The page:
ABC 'World News' Beats Up on Airline Industry
Show a profit after years of turmoil by trying to run a more efficient operation â€“ and get criticized for customer service.
â€śAnd new airline industry numbers out today show that while millions of passengers suffer through record delays, cancellations and lost baggage â€“ airline profits have been soaring,â€ť ABC â€śWorld Newsâ€ť anchor Charles Gibson said September 17. â€śAirlines enjoyed their best quarter in seven years between April and June, with profit margins of almost 9 percent. Can it be that what is bad for passengers is good for the airlines?â€ť
But Gibson left out a few details of what the airlines have gone through since 9/11. Four of the top 10 domestic carriers â€“ Delta Air Lines (NYSE:DAL), United Airlines (held by parent company UAL Corporation, NASDAQ:UAUA), US Airways (NYSE:LCC) and Northwest Airlines (NYSE:NWA) â€“ have operated under bankruptcy at some point since 9/11.
But higher oil prices havenâ€™t helped (from more than $20 a barrel in September 2001 to more than $80 a barrel). Airlines attempting to keep fares low while dealing with high fuel prices have been forced to make cuts elsewhere â€“ including labor cuts and some amenities.
Even stock pickers warn airline investments are a bad choice. â€ś[T]he bad news â€“ I donâ€™t want to own any airlines,â€ť said CNBCâ€™s Jim Cramer on the September 18 â€śMad Money.â€ť â€śBecause I am a believer oil is not done going up â€¦ We are concerned about all the oil rally and all the airlines fall.â€ť
So, despite all the vulnerabilities in the airline industry and a bearish outlook for airline stocks from at least one Wall Street analyst, ABC â€śWorld Newsâ€ť still depicted the airlines as a flourishing industry thatâ€™s just attempting to bilk passengers and employees.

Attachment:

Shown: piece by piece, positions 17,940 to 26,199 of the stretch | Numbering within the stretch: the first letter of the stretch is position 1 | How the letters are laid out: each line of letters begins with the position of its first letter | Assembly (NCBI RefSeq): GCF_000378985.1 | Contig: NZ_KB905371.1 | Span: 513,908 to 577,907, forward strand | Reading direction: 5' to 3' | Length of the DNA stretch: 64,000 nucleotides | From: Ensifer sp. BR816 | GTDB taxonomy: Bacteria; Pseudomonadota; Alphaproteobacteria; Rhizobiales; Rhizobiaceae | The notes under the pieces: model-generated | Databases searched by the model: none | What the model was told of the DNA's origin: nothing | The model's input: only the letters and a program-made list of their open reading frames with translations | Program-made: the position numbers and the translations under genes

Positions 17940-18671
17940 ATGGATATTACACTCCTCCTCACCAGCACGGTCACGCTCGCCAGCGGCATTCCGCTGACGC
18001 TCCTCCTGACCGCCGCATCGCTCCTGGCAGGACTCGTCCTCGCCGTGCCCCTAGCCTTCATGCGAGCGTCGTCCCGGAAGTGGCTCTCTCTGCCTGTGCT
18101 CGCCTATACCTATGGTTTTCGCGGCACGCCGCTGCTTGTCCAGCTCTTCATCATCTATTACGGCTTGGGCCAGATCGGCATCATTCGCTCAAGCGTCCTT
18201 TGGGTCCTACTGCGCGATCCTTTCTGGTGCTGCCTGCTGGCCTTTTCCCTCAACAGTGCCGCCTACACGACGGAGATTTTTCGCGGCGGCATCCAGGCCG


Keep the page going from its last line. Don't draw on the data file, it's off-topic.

â€śThe government numbers released today cover 21 carriers, the big airlines as well as major low-cost and regional airlines,â€ť ABC correspondent Lisa Stark said. â€śThey show that all those packed planes and crowded terminals are paying off in big profits. From April to June of this year, airlines turned a profit of $3 billion, the best return since before 9/11. And all of that is before the busy summer travel season. Analysts say airlines managed to make money even with sky-high fuel costs by dumping amenities and personnel and by forcing workers who remain to take billions in wage and benefit cuts.â€ť
At the peak of the turmoil for airline industry in 2003, Stephen Moore of the Cato Institute wrote that beleaguered American Airlines and United Airlines were losing $5 million a day thanks to paying out union-demanded wages and benefits.
â€śOne can only wonder whether the union bosses fighting United and American have lost all sense of economic reality,â€ť Moore wrote. â€śWith salaries that can exceed $100,000 per worker, if labor costs are not cut in the next several months, there will be no jobs at all for the union to fight for. Federal officials cited out-of-control salaries as a primary cause for turning down United's recent $1.5 billion bailout request.â€ť
Stark didnâ€™t include in her report that those moves were a necessity for some airlinesâ€™ survival, and she lumped the entire profits of 21 airlines into one grand total.
She was especially critical of US Airways, which didnâ€™t come out of bankruptcy until October 2005 after merging with America West Airlines and is now getting back on its feet. â€śUS Airways had the biggest profit margin this spring but also the worst on-time arrival for the 20 major carriers.â€ť
Airlines have been a target of various media reports during the peak travel season. In August, NBC â€śNightly Newsâ€ť blamed American Airlines for government air traffic control system shortfalls. On August 15, NBCâ€™s â€śTodayâ€ť anchor Meredith Vieira made an outrageous request of Northwest CEO Douglas Steenland â€“ asking him to guarantee that no flight would ever be cancelled again.